I can probably answer that question myself. Self has said numerous times that when a team goes to zone, we’ve already got them beat. They’ve given up and are waving the white flag. Jim Boeheim disagrees, but that’s not the point. The point is that with two of our players being so crucial to our tournament success, we need to find a way to mask our defensive deficiencies and find a way to keep them on the floor. Tharpe looked like a screen door yesterday (I’m referring to the play that @HighEliteMajor pointed out yesterday). Mason is a good alternative, but he’s too foolish when it comes to driving on a triple team, and he doesn’t have the shooting ability that Tharpe does (although I have been pleasantly surprised lately). We need Tharpe and Ellis’ offensive contribution, but right now they’re gaping defensive holes. We must find a solution. The solution is probably more obvious though: Zone.

    Lastly, as for defensive strategies that Self stubbornly clings to, yesterday reminded me of the game against VCU in 2011. I found myself asking Self (that’s right I talk to the TV), “are you going to wait until WV us up thirty before we start playing a full court press?” In the game against VCU, it seemed we had no choice, but when a team is hitting any shot they throw up the way WV was in the first half, we must speed them up, and turn that 35 second shot clock into a 25 second shot clock. This is another way to mask our deficiencies on defense. We will run into a hot-shooting team in the tournament. Mark it down. It’s going to happen. We need to have a strategy to challenge that, because as of right now, we’re content to just let them shoot. Not a good call. And what makes it even more frustrating is that when we do press, IT WORKS!!! We play it fairly well. We force timeouts, 5 second calls, and turnovers. So why don’t we do it more often?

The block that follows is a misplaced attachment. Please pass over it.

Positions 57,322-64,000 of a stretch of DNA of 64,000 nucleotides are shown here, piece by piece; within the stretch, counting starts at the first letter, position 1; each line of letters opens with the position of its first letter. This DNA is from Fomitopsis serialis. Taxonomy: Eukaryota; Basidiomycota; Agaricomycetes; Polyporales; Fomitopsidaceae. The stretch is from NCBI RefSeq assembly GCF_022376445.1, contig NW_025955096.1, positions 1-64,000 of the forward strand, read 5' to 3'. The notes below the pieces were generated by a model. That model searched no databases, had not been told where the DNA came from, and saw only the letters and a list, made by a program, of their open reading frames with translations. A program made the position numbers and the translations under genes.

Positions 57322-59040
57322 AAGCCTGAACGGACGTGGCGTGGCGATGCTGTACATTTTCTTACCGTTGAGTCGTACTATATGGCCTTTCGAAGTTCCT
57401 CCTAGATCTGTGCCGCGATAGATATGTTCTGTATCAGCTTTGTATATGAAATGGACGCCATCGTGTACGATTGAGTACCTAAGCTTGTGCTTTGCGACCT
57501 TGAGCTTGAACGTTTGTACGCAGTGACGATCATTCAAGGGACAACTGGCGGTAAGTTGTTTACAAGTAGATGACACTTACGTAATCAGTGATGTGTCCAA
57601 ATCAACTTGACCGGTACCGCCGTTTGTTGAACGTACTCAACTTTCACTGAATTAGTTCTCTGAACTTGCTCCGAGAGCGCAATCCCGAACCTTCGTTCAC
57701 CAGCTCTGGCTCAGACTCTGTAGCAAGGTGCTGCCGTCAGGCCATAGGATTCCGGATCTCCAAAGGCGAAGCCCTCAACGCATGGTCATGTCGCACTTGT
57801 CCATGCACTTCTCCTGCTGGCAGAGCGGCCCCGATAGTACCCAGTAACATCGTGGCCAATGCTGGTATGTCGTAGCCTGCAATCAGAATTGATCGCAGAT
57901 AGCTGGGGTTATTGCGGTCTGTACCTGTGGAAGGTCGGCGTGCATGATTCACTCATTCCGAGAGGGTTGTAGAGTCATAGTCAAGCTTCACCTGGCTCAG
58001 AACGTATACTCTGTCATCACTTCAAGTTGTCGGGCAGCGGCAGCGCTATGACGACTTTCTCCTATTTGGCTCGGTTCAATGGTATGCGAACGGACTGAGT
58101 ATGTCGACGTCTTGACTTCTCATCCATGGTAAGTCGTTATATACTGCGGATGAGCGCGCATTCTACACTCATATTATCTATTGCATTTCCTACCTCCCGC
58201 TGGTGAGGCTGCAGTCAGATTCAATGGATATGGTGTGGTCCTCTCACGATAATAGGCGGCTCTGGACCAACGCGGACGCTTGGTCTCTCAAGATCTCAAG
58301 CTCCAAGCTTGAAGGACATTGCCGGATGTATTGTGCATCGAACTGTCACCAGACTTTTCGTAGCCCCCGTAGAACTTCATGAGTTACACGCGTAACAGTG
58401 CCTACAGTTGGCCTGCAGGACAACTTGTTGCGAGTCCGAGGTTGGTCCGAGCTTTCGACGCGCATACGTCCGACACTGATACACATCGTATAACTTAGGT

Help me out here board rats. I haven’t posted in a while so this is kind of all coming out at once. Let me know what you think.